Get Better Fest 4 - Day 2
The HIRS Collective, Radiator Hospital, Open City, Pandemix, Soul Glo, Pinkwash, Solarized
2125 Chestnut Street
Philadelphia, PA, 19103
Doors 5:30 PM / Show 6:00 PM
This event is all ages
Get Better Fest 5
GET BETTER FEST 5
Saturday May 5th @ First Unitarian Church
with MANNEQUIN PUSSY, BIG NOTHING, SOUL GLO, KILAMANZEGO, CONTROL TOP, BAD SLEEP, WHELMED, BLANK SPELL, CHOKED UP, YARROW, DUMP HIM & EMPATH
Get Better Fest has always been, and will continue to be, a fest organized to raise money for important organizations both locally and nationally.
GBF5 will be a benefit for:
BLACK & PINK
Black & Pink is an open family of LGBTQ prisoners and “free world” allies who support each other. Our work toward the abolition of the prison industrial complex is rooted in the experience of currently and formerly incarcerated people. We are outraged by the specific violence of the prison industrial complex against LGBTQ people, and respond through advocacy, education, direct service, and organizing.
Morris Home supports trans and gender variant individuals as they develop the knowledge, skills and supports necessary to promote sobriety, manage emotional and behavioral difficulties, choose and maintain safe and healthy lifestyles, and develop healthy relationships with peers, family and the community. Morris Home provides a safe, recovery-oriented environment for individuals in transition from one gender to another, or those with other gender variants who may be coming from “the streets” and/or from shelter programs.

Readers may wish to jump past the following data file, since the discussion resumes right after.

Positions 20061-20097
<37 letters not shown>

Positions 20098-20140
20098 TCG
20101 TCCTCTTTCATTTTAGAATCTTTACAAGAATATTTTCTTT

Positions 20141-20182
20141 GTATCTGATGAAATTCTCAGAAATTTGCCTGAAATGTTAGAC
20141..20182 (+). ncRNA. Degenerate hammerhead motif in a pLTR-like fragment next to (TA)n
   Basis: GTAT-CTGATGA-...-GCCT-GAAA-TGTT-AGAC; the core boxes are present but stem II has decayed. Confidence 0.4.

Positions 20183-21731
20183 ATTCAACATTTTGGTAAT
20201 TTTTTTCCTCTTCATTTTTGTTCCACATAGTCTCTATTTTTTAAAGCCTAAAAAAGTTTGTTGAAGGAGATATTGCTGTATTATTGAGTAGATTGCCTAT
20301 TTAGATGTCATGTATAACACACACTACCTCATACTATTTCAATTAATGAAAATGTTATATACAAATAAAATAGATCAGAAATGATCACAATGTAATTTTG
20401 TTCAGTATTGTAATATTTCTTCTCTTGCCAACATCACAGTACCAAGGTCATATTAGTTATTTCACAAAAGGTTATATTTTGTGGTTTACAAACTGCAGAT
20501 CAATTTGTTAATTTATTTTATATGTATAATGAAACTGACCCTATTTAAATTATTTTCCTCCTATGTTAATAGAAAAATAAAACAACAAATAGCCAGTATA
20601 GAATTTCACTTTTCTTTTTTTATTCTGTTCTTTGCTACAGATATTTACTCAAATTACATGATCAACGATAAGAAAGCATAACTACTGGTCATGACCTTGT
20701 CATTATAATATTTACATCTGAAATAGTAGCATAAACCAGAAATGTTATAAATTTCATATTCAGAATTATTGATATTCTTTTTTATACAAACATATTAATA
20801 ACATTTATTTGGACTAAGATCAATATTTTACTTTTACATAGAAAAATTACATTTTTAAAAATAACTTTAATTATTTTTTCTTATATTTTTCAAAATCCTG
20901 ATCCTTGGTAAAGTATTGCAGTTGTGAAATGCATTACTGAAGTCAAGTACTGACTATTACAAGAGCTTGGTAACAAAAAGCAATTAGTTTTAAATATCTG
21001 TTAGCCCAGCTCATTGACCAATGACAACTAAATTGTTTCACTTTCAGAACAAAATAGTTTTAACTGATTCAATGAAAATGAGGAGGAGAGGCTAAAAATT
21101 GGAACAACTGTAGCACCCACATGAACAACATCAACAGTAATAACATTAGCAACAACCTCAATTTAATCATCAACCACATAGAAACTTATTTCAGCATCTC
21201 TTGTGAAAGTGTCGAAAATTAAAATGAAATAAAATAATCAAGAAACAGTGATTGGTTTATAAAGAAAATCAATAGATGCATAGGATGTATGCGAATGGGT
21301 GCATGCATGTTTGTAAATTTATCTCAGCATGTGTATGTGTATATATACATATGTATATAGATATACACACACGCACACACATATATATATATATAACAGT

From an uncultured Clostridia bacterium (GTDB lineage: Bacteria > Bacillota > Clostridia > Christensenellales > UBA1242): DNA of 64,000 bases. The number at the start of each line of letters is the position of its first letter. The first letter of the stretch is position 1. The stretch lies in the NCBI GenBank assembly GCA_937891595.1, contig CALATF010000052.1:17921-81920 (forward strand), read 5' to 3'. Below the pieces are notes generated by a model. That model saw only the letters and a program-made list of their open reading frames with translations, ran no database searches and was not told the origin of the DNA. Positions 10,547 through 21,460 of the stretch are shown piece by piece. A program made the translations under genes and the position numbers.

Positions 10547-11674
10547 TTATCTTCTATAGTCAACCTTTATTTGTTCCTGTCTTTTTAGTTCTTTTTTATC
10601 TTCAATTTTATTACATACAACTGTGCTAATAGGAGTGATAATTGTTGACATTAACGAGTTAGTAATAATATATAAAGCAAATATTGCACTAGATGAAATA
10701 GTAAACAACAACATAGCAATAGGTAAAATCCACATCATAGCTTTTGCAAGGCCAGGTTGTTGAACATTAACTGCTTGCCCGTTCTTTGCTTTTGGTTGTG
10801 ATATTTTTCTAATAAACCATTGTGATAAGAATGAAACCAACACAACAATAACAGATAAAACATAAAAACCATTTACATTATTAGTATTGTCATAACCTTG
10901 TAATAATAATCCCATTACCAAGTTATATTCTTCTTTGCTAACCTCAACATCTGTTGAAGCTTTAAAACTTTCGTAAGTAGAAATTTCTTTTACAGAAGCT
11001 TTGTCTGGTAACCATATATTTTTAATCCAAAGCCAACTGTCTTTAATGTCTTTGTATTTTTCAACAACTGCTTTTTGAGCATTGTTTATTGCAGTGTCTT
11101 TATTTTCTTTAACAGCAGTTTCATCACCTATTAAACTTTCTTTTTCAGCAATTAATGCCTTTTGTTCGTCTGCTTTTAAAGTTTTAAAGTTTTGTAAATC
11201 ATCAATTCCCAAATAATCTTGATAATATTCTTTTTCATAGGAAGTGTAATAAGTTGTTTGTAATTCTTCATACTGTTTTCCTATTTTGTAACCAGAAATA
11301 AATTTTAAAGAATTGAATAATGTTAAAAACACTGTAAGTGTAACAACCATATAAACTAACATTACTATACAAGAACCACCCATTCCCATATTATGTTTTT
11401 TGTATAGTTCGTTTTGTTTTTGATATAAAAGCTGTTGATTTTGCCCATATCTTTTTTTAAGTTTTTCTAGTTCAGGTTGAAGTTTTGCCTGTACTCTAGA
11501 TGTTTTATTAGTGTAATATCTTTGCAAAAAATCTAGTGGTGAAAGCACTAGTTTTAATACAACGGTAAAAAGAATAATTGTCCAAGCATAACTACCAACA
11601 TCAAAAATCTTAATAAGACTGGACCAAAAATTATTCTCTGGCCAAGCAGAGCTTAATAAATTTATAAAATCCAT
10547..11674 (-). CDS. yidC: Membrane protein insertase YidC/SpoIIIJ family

Established in Philadelphia in 2004, Project SAFE is an all-volunteer grassroots organization providing advocacy and support for women working in street economies. SAFE’s mission is to promote human rights-based public health among women working in the sex and drug trades on the street in Philadelphia*. SAFE is an organization dedicated to ensuring the health, safety and survival of women on the street by providing advocacy, education and support using a harm reduction model. SAFE seeks to reduce the spread of HIV, hepatitis C and sexually transmitted infections (STIs) among working women, promote health and safety by empowering women with relevant information and resources, and connect women to programs and services which are appropriate to their needs and interests.
The HIRS Collective
LGBTQIA, anti-authoritarian, bullshit thrash with PUNK ethics. NO GODS//NO COPS//NO BROS.
We are a rock band of rockers who love to rock. We also can be just one person who is much quieter but still loves to rock.
"I know you’d like if we just sat silent / and never challenged your ideas," asserts Rachel Rubino in the opening moments of Open City, the eponymous debut by the Philadelphia four-piece, over a blast of hardcore dissonance. “So here's how we feel, here’s what we want, here’s what we need: to be heard!” Open City is a project embedded with histories — people, places, sounds, scenes. Bringing together collective decades of experience in East Coast punk and DIY communities, specifically ones known for prying open the melodic sides of punk rock, hardcore and post-punk, the project is: singer and lyricist Rachel Rubino (Bridge And Tunnel, Worriers), bassist Andy Nelson (Paint It Black, Ceremony, Dark Blue), guitarist Dan Yemin (Paint It Black, Lifetime, Kid Dynamite, Armalite), and drummer Chris Wilson (Ted Leo & the Pharmacists).